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of the few that showed an interest in him out of high school. He had a good first year, scoring 53 goals with 22 assists on a team that went 13-4 and made the NCAA tournament. But the next season, the coach that recruited him, Don LaSala, left, the roster size shrunk to 20, the team lost in the conference final and Fannell played through a knee injury, albeit still notching 43 points. With decent grades, he decided to look elsewhere after the season, prepared to take on a bigger challenge and a change of scenery. Fannell credits his grandfather and grandmother, Christina, who works at a local butcher shop, with setting him on the right path.

“Even with the amount of money that I will make in my lifetime, I will never be able to repay them for saving me,” Fannell said.

Fannell looked to play at Canisius for 2014 Team Canada coach Randy Mearns, who grew up playing with Fannell’s father. That was until Myers, who has recruited many Canadians before, showed interest. Fannell gave the Ohio State coach a call after the general manager of his junior box lacrosse team suggested it.

“How much money do you have and when do I start?” Fannell asked. “Wait a second,” Myers said with a laugh. “Let’s start


Myers, a child of divorce with his own unconventional upbringing in Maine, identified with Fannell’s story and reported talent, but he also knew the risks, through testimonials from guys like former Denver coach and current 3d Lacrosse CEO Jamie Munro. His son, Colin, played on box teams with Fannell’s younger brother, Brad, for five years in St. Catharines.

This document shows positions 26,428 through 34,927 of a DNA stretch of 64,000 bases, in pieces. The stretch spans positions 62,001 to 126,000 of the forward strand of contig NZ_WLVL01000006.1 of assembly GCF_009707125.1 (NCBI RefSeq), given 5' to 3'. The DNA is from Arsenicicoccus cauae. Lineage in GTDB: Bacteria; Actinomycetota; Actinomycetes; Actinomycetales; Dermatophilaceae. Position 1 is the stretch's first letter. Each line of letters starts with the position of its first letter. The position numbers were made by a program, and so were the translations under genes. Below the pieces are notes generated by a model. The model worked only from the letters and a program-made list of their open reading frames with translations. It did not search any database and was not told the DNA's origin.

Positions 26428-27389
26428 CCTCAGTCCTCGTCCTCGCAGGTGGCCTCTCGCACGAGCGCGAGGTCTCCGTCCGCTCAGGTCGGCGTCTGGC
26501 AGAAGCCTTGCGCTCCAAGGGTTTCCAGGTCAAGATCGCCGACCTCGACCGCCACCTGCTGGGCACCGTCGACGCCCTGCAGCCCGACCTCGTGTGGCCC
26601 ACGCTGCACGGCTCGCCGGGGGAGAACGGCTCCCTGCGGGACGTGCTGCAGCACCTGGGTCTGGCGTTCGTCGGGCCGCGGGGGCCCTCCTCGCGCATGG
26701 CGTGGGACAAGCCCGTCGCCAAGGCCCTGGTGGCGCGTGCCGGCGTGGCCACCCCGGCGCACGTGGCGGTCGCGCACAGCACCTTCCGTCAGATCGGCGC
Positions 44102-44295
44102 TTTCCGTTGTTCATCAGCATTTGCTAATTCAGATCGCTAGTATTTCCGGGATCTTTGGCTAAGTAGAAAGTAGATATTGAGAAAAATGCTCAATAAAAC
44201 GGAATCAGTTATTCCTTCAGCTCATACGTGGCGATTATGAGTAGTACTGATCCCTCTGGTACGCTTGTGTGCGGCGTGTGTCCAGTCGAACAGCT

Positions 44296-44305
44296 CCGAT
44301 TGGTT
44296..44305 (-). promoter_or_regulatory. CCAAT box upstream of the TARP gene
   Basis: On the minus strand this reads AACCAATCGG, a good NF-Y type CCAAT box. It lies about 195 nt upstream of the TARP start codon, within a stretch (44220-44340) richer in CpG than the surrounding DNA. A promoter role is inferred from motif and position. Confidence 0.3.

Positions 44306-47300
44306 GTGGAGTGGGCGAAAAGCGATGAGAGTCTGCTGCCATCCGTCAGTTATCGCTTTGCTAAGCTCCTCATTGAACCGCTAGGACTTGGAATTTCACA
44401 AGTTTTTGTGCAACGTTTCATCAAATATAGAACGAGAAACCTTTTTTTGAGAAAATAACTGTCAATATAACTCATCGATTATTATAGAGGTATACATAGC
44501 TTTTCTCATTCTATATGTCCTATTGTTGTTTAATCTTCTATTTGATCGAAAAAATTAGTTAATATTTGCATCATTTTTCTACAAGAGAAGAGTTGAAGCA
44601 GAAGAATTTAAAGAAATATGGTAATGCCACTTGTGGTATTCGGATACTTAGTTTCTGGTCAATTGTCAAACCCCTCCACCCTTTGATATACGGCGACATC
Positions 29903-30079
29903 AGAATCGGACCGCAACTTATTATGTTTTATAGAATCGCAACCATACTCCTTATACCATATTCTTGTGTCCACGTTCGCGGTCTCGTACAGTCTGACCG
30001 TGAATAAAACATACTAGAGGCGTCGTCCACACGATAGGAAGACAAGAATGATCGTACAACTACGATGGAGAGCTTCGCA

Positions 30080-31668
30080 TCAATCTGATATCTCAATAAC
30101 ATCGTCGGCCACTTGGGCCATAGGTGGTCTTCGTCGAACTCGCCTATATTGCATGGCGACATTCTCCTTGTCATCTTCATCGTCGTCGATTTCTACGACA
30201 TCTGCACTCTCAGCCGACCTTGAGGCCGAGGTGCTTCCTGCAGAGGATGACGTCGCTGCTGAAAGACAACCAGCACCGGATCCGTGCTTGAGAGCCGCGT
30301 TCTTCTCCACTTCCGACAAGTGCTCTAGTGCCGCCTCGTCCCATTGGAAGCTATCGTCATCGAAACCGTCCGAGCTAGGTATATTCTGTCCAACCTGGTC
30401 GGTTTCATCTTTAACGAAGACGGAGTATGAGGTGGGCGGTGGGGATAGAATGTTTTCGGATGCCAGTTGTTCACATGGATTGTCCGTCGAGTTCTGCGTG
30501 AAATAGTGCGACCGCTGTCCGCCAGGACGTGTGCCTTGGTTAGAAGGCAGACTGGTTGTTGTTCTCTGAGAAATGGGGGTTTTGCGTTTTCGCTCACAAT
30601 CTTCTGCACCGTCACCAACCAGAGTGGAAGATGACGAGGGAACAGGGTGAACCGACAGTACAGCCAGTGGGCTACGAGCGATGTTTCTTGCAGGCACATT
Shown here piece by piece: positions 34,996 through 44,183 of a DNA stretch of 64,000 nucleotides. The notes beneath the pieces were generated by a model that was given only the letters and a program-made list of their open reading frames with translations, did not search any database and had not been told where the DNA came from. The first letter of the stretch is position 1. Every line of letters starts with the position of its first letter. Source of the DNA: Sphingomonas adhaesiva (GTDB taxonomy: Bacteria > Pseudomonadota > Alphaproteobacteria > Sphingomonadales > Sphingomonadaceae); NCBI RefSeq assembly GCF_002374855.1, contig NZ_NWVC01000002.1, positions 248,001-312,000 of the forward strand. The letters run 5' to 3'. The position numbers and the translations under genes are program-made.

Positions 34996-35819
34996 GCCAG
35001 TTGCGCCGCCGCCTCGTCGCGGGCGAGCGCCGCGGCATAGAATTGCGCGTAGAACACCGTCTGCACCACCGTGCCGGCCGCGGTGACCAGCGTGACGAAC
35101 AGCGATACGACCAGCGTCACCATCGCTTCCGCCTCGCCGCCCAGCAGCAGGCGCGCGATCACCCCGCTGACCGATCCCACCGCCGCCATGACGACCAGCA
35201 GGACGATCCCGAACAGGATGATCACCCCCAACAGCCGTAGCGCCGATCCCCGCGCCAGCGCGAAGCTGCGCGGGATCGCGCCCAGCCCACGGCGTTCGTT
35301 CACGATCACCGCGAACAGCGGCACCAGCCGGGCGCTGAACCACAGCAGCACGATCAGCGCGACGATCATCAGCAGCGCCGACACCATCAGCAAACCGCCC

“He was like John Grant Jr.,” Munro said of a 17-year- old Eric Fannell. “But he was also really immature. He was a nice kid and physically mature, but he was not even that interested in going to college at the time. ‘I don’t like school. I just like to party.’”

The little film Myers was able to gather of Fannell playing at Adrian did not impress him. In short, it looked like Fannell still didn’t want to be in college. Myers gave this project every chance to fail, while providing Fannell a preview of the type of structure and responsibilities he should expect at Ohio State. “There’s no way this kid is going to follow through. And if he doesn’t, then I move on,” Myers said. “But he kept doing the things I was asking him to do.” Myers kept testing Fannell. “Send me your transcripts.” He did.

“Call me at 2 p.m. on Thursday.” He did. “Start the application process, just in case.” He did.

“As a young man, he probably did make a few errors and probably turned some people off. But the young man I was

Canadian Currency

Ohio State was in the vanguard of college lacrosse teams looking north of the border, luring players like Lewis Ratcliff — the No. 6 scorer in National Lacrosse League history — to Columbus as early as 2001.

Since then, the Buckeyes have benefitted from a steady stream of Canadian talent, including six players on their 2017 roster. Three of those players — faceoff man Jake Withers, midfielder Johnny Pearson and attackman Eric Fannell — earned Big Ten preseason honors. Freshman Tre Leclaire, meanwhile, has been billed as the next big NCAA star out of British Columbia.


Jake Withers, Sr., FO * Austin Shanks, Sr., A Johnny Pearson, Sr., M * Tre Leclaire, Fr., A/M Jeff Henrick, Fr., D Eric Fannell, Sr., A * * Preseason Big Ten Honorees


Justin Inacio, FO, No. 15 * Jackson Reid, M, No. 38 * * Rankings by Recruiting Rundown


Reegan Comeault, M, 2015 Turner Evans, M, 2015 Jesse King, M, 2015 Logan Schuss, A, 2014 Brock Sorenson, M, 2013 Joel Dalgarno, A, 2009 Gary Bining, M, 2006 Jason Bloom, M, 2005 Curtis Smith, M, 2003 Lewis Ratcliff, M, 2001



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